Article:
Although the HIV epidemic is still touching all corners of the world, the sub-populations at risk differ from region to region. The subject of this article is infants at risk because their mothers are HIV positive.  In North America, pediatric AIDS is simply not a major issue. Rates of transmission from an HIV-positive mother to her baby are approaching zero, as we have the means of effective antiretrovirals (ARV) treatment for both mother and baby.  Without any treatment, the risk of trans

Giving exposure to women and HIV

published: April, 11, 2016 Written by // Louis "Kengi" Carr - L.A. Correspondent Categories // African, Caribbean and Black, Activism, Arts and Entertainment, Women, Photography, International , Living with HIV, Population Specific , Louis "Kengi" Carr

Our LA guy Kengi takes on a photography assignment which opens his eyes to the work of Christie's Place, an agency serving women living with HIV and their families.

Giving exposure to women and HIV

As someone living with HIV, I’m always drawn to personal stories from people I can relate to, but those stories are very hard to find in mainstream HIV media. I’m not interested in reading stories that have more to do with fundraising efforts or advertisements. I love real life stories from the person who has experienced it. So I spend a lot of time reading personal blogs, watching YouTube or speaking to people I meet on the street.  As a photographer I’m always drawn to and interested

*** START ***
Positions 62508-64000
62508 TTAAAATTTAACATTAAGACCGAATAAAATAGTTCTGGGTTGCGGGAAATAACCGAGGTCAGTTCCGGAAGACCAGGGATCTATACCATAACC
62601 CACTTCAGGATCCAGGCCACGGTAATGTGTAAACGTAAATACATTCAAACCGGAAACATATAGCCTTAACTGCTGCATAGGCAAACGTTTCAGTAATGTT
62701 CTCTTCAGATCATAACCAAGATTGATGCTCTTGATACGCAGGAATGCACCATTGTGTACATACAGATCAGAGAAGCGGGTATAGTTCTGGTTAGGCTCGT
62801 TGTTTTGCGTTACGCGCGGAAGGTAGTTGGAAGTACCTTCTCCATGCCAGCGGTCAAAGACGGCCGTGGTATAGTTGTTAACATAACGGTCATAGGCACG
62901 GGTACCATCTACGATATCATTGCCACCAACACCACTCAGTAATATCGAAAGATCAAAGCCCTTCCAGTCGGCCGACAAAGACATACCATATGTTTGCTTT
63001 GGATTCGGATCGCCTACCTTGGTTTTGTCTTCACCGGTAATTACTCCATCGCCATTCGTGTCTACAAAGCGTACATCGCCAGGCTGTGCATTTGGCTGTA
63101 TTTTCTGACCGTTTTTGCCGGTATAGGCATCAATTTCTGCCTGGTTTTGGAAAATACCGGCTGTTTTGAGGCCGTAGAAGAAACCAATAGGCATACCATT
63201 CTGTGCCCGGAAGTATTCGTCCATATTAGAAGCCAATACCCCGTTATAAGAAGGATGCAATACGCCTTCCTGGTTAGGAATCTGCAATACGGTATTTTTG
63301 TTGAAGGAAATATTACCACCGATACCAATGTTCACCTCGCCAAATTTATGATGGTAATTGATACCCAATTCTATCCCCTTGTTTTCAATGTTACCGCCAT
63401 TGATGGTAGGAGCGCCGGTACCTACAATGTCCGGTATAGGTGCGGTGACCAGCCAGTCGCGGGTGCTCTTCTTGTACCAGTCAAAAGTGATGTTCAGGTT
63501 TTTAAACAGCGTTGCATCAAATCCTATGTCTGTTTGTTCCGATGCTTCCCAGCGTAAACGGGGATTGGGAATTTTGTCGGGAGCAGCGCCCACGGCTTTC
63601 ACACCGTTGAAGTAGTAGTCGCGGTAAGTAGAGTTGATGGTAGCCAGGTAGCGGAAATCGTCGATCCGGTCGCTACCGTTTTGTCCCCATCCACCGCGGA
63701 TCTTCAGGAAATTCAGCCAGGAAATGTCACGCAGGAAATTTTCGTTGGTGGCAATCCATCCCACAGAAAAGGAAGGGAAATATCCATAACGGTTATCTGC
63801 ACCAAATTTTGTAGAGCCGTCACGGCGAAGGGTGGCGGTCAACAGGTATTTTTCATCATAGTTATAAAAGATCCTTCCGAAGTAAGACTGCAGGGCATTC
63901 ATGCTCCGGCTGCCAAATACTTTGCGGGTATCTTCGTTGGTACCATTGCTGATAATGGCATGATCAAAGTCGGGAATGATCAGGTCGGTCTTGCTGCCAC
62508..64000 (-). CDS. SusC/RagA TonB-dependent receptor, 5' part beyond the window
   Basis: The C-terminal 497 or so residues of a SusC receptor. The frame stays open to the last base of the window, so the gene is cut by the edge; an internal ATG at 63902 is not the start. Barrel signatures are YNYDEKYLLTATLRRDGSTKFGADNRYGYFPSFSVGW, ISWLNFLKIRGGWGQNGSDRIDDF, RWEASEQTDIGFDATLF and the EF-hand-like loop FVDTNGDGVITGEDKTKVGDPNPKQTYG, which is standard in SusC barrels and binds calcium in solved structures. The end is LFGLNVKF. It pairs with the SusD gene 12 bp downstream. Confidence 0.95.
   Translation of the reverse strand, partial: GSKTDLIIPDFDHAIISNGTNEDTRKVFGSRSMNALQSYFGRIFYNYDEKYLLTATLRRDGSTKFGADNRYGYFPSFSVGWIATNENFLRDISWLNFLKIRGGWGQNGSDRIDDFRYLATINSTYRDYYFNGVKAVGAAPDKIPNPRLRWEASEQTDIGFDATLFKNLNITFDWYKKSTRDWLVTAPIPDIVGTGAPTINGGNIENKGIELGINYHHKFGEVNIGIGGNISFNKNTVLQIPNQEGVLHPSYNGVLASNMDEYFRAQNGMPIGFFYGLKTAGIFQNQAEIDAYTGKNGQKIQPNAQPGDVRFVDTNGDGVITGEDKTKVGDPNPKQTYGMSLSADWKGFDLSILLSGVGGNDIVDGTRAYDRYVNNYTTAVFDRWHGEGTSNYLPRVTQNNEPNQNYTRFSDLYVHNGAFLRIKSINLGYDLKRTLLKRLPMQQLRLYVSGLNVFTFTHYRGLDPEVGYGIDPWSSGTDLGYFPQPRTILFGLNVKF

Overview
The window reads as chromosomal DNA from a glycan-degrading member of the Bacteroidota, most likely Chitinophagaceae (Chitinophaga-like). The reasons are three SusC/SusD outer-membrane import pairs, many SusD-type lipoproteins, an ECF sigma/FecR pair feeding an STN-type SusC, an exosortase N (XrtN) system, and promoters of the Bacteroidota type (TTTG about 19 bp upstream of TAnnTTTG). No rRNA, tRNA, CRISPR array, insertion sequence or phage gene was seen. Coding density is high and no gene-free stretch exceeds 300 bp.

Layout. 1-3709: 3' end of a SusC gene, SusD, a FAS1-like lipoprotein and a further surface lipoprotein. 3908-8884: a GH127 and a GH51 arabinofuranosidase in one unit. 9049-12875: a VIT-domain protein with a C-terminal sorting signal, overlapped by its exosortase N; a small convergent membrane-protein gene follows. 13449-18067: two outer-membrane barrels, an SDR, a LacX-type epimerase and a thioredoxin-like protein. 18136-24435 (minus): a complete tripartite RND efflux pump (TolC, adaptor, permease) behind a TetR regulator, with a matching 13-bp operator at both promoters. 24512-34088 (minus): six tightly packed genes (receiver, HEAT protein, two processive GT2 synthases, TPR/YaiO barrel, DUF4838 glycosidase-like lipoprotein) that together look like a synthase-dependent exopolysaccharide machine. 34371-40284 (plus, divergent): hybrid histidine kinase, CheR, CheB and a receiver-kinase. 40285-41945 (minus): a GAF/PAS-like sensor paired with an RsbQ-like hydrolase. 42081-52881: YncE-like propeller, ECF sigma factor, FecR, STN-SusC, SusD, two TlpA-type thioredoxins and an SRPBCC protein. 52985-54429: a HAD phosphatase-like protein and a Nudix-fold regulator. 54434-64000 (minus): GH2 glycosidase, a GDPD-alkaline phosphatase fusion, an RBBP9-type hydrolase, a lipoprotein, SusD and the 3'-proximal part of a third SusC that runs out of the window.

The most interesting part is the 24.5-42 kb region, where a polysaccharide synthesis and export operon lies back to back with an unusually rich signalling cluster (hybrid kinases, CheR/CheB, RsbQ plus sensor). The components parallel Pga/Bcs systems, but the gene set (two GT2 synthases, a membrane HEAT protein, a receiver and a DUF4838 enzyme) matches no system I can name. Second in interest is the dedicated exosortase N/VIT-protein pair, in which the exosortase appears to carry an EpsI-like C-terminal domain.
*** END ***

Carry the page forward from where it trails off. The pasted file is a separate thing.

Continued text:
Incredibly Loud, Extremely Close: The Day I Received My HIV Diagnosis

published: April, 05, 2016 Written by // Guest Authors - Revolving Door Categories // Newly Diagnosed, Women, Revolving Door, Living with HIV, Guest Authors, Population Specific